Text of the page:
Wednesday, February 18, 2015

Why Self-Denial Matters

I am a fan of Lent, the 40 days (not counting Sundays) between Ash Wednesday and Resurrection Sunday. Technically there are 46 days between Ash Wednesday and Resurrection Sunday, but historically Sundays are not days of fasting, because they are days when we celebrate the presence of the bridegroom with us. It is a time of self-denial, fasting, and repentance. Some traditions have three main pillars of lent: prayer, fasting, and service. There are a lot of articles and ideas about fasting and what to deny ourselves floating around the internet, so I won't try to reproduce them.

Self-denial is not a popular theme in our world today. Advertisements and stores urge us to buy new products to support our economy and find happiness...until the next update or upgrade comes out. Yet, Jesus tells us to deny ourselves, to take up our crosses, and follow Him (Matthew 10:38, Matthew 16:24, Mark 8:34, Luke 9:23).

Lent is not about some masochistic delight in denying ourselves. Isaiah 58 records that God is not pleased when we fast and humble ourselves but also continue to exploit and fight with others. God wants our fast to fight against injustice and oppression. Instead of just denying ourselves food, He wants us to share our food with the hungry. God wants us to shelter the wanderer and to clothe the naked. If we give up shopping, can we also donate some of our bounty of clothes or could we donate the money we would have spent to distribute clothes to the naked?

Lent is not a time to shed those extra pounds from Christmas dinner or to build our bank account. Fasting can lead to losing weight and saving money, but that's not God's purpose. We aren't to replace one bad habit with an equally bad habit. We aren't even to cut out one bad habit for our benefit. We are to deny ourselves to grow closer to God and to recognize that the people around us are also made in God's image.

What might fasting look like in today's world, through the eyes of Isaiah 58?
-If we give up coffee, soda, or other beverages, what if we also gave money to build wells in impoverished nations?
-If we give up social media or other entertainment, how can we grow closer to God? Could we read devotionals, pray, study the Bible, or share hospitality with a neighbor?
-If we give up chocolate or junk food, will we also donate food to the food pantry?

In the 'glorious land of opportunity', it is counter-cultural to deny ourselves anything. It is odd to save up for a big purchase when credit cards are so easily accessible. But giving myself my every desire removes my dependence on Jehovah Jirah (the God who Provides). Denying myself reminds that that Liz o' the niche is not lord of her life, but rather, that I serve a Savior who demands my everything.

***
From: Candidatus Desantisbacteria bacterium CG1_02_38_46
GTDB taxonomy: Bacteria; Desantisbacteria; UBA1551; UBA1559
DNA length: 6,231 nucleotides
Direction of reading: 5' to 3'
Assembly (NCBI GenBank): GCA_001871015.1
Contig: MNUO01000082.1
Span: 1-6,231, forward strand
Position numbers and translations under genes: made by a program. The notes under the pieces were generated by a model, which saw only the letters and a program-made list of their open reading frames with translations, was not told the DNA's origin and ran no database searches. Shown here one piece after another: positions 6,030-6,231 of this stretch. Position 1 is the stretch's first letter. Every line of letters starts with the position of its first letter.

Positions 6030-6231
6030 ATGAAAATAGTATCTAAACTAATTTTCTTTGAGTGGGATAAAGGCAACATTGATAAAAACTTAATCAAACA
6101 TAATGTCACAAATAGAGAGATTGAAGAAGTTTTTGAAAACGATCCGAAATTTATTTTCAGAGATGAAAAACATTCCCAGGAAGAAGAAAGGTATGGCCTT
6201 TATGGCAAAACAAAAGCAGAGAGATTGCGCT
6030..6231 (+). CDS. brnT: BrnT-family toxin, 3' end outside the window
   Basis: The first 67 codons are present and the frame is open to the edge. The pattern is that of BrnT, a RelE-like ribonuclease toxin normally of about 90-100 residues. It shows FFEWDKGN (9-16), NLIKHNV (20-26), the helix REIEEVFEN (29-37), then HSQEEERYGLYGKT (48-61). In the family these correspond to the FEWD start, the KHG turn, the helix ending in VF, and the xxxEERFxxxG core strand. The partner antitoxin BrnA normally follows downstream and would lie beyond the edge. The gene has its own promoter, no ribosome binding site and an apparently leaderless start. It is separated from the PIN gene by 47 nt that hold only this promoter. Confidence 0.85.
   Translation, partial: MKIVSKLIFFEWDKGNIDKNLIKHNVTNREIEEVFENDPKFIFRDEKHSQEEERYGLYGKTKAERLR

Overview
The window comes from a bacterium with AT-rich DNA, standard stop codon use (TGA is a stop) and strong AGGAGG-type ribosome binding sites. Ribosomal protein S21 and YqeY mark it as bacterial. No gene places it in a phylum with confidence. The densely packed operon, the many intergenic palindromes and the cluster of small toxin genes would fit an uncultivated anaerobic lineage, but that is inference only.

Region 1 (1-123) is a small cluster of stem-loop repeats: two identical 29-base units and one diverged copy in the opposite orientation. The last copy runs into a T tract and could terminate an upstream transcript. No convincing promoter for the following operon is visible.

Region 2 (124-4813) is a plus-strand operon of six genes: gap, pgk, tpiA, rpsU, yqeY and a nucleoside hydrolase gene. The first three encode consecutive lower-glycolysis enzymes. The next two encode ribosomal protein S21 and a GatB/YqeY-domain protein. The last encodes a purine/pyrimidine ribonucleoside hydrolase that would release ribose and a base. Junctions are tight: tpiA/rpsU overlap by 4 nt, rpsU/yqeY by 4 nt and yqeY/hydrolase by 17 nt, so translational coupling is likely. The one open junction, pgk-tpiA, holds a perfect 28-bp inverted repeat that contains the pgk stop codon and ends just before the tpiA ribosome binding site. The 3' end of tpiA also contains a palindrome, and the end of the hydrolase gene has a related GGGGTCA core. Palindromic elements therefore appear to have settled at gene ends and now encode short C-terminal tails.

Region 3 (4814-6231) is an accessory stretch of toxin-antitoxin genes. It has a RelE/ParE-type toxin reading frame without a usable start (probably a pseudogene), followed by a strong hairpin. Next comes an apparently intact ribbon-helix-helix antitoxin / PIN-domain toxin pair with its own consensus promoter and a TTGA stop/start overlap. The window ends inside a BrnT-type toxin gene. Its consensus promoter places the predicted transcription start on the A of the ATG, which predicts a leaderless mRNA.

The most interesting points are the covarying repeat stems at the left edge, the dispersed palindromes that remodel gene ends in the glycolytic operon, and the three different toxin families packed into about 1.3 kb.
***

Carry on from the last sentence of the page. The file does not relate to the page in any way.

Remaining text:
When I reach heaven's gates, I want to be told "Well done, my good and faithful servant. Come and share in your master's happiness." (Matthew 25:21) I want to have used my resources and gifts in a way that brought glory to God throughout my life.

I don't want to hear, "Now listen, you rich people, weep and wail because of the misery that is coming on you. Your wealth has rotted, and moths have eaten your clothes. Your gold and silver are corroded. Their corrosion will testify against you and eat your flesh like fire. You have hoarded wealth in the last days. Look! The wages you failed to pay the workers who mowed your fields are crying out against you. The cries of the harvesters have reached the ears of the Lord Almighty. You have lived on earth in luxury and self-indulgence. You have fattened yourselves in the day of slaughter. You have condemned and murdered the innocent one, who was not opposing you." (James 5:1-6)

I don't want to one day look in the eyes of my brothers and sisters and hear them say, "You chose desserts over feeding us while we were starving. You chose expensive beverages while we were dying of thirst. You chose to put more clothes in an already full closet while we were shivering with cold. You prayed that we would be warm and well-fed, but did nothing about our needs (James 2:15-17). You saw us in need and refused to help; how can you say that God's love was in you (1 John 3:17)?"

By choosing to deny myself, by becoming less in a world of self-glorification, I can better care for the least of these and by doing so, better care for Jesus Himself (Matthew 25:31-46)


Holy Bible, New International Version®, NIV® Copyright © 1973, 1978, 1984, 2011 by Biblica, Inc.® Used by permission. All rights reserved worldwide.

Tuesday, February 17, 2015

Biblical Thoughts on Love



Since Valentine’s Day is in February, it seemed fitting to have look at love. 

However, it is hard to just choose one passage on love. 
1 John 3:16-18, 1 John 4:7-5:5, and many other fitting passages. 

The Bible reminds us that without love, we are nothing despite our accomplishments.  (1 Corinthians 13)

It informs us that God first loved us and calls us His children (John 3:16 and 1 John 3:1). 

The Bible teaches us that love is self-sacrificial, active, and relational (1 John 3:16-18). 

Love comes from God and so we should love each other (1 John 4:7-5:5). 

We should we love God's children by loving God and carrying out His commands (1 John 4:7-5:5). 

It's not surprising that we love a God who is pure, holy, compassionate, merciful, and just. It is surprising that God loves us, sinners though we are (1 John 4:7-5:5).

Love should characterize our interactions with each other and with non-believers. 

Then when we are asked why we are doing something, we can reply, God loves you (John 3:16), Jesus loves you (John 15:12-17), and I love you (John 13:34-35).